Not That It’s Absolutely Essential
I’ll change the subject now in order to discuss those finishing touches that make all the difference. Some seemingly minor things have become more important rather than less important in this age of so called globalization.
The scenario presented in the solution I’ll describe is based on a real-life model: a German company has production facilities and sales offices in England, Ireland, the Netherlands, France, and Italy. The company’s working language is English. Some employees take this completely for granted (the English and Irish, though perhaps with different attitudes), others see some benefit (the Germans), others are indifferent as long as the working language is not German (the Dutch), and the rest are not comfortable with this—and if it was only for historical reasons (the French and Italians).
Management considers itself to be European and uses this identity to pursue worldwide relationships. Those responsible at national level receive periodic business reports as Excel files. These reports are “multilingual,” meaning that each recipient can display and print the report in his own national language, with a simple mouse click. However, he can also display and print the report in the other national languages. This is where the multilingual principle carries a powerful message: “We are one, but we should treat everyone equally, and with due respect. We respect your national pride as well as any national quirks (should there be some). Even though English is our working language, it does not have to be.” Well done!
The Focus 1 worksheet in the file 1005_Multilingual.xlsx is designed for the Full screen presentation view and is protected without a password.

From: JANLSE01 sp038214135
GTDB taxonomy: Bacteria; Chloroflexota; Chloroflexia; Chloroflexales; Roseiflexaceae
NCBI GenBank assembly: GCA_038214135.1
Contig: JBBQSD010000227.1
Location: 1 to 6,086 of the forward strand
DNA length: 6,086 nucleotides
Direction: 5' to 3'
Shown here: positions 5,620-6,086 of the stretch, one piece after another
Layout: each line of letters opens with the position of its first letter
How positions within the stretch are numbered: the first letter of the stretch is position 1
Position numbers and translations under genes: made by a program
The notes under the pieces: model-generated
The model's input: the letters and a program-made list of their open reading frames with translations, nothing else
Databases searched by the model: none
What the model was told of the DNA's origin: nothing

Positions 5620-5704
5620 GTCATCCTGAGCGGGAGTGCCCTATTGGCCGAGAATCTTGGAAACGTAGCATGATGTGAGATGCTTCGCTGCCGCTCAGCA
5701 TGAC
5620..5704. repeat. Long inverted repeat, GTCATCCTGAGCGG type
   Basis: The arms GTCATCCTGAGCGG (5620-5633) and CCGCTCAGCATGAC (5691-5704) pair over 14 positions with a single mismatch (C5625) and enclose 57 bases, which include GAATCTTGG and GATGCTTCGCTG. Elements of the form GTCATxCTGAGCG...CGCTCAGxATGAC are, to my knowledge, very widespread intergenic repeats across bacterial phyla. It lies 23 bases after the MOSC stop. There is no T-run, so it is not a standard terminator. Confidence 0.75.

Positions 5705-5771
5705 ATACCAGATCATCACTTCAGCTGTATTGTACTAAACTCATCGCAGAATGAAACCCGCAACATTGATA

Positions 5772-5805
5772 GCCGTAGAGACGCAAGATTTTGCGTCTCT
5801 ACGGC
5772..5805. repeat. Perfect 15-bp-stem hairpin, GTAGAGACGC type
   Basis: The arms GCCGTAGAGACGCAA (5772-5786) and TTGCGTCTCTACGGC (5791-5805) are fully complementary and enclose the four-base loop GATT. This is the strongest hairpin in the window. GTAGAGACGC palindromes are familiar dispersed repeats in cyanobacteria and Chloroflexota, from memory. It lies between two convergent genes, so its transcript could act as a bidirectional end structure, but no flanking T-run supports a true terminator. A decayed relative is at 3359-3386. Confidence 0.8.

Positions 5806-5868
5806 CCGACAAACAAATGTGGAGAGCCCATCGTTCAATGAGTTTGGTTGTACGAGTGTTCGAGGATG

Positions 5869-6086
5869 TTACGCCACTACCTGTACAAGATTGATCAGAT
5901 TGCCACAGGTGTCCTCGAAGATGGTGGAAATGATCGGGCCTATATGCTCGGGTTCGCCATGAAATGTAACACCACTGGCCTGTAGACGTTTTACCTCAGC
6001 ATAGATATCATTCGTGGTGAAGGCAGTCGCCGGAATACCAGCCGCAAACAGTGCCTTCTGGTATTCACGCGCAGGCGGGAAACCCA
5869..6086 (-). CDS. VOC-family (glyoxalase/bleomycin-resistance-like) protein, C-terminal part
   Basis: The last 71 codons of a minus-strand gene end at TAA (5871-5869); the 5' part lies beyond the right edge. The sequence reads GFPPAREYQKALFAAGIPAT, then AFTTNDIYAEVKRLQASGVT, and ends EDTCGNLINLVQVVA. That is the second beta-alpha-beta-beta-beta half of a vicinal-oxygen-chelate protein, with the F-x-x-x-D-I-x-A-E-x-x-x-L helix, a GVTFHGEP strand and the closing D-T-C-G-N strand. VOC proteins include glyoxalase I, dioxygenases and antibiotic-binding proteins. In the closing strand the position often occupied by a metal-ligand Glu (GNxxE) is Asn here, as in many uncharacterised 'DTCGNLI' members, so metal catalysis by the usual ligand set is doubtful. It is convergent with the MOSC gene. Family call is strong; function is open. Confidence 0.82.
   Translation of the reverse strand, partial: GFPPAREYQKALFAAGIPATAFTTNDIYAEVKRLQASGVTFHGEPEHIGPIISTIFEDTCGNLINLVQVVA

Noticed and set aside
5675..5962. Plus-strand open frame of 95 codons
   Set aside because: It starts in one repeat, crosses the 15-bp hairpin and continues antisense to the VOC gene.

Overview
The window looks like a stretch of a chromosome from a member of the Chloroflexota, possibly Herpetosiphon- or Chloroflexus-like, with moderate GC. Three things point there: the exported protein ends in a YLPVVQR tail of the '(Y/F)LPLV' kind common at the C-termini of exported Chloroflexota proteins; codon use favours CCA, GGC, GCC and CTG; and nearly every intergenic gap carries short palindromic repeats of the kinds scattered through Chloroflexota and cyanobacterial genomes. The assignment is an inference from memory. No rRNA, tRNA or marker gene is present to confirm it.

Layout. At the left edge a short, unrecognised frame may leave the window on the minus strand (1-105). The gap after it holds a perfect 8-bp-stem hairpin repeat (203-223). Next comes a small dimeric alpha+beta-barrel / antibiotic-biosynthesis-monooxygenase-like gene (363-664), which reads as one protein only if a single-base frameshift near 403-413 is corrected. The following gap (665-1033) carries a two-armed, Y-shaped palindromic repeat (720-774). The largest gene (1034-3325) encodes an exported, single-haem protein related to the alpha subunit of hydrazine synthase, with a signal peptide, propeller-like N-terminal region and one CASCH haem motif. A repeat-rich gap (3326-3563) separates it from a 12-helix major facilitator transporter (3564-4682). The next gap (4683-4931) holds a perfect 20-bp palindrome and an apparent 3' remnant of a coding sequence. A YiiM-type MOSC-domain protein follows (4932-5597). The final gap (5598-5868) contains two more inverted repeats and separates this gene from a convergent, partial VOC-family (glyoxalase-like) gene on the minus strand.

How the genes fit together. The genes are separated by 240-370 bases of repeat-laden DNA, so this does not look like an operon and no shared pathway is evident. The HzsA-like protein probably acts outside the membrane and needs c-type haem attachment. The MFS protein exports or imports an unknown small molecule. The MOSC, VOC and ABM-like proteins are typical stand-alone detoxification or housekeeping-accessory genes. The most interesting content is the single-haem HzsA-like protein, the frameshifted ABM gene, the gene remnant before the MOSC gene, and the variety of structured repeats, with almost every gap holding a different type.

In Figure 10-18 you can see that something really “mitico” is happening here, something good and dynamic! You can use a ListBox to determine which of the five languages should be used to label the chart. The sales report shown here concerns sales data from German cities. It is highly commendable that the company also respects that these cities may have different names in other languages, even if they don’t wish to use those names. Such hiccups are still going strong: “Mailand”—scherzi? “Lione”—fâcheux! “Londres?”—you must be kidding! Therefore, such labels are stored as variables here.
Figure 10-18 “Ma guarda te! Mitico!”
It is quite easy to set up such a model:
The Parameters 1 worksheet, which is fully used here again, contains all of the label elements to be used in the relevant language versions (see Figure 10-19). Depending on the current control setting, they are transferred to the Data 1 and Basis sheet (see Figure 10-20) and shown in the chart.
Figure 10-19 Here you can define as many languages as you want.
Figure 10-20 Something a little different: a two-row axis label from one text list.
The data source for the chart is the range K11:Q23 in the Data 1 and Basis sheet. The unusual category axis label for the chart can be interpreted from Figure 10-20. It is easy to create this type of “offset” two-row structure, which is always an option if the text is longer than the width of the chart column, if it cannot or must not be wrapped, and if it should remain horizontal for the sake of legibility. The result is a little different—thus it is effective.
The chart heading is a text field linked with the cell rD1.Heading.
This map of Europe, in which the nations represented within the company have been highlighted, is available on the CD-ROM as the file \Materials\Pictures\Europe03.tif.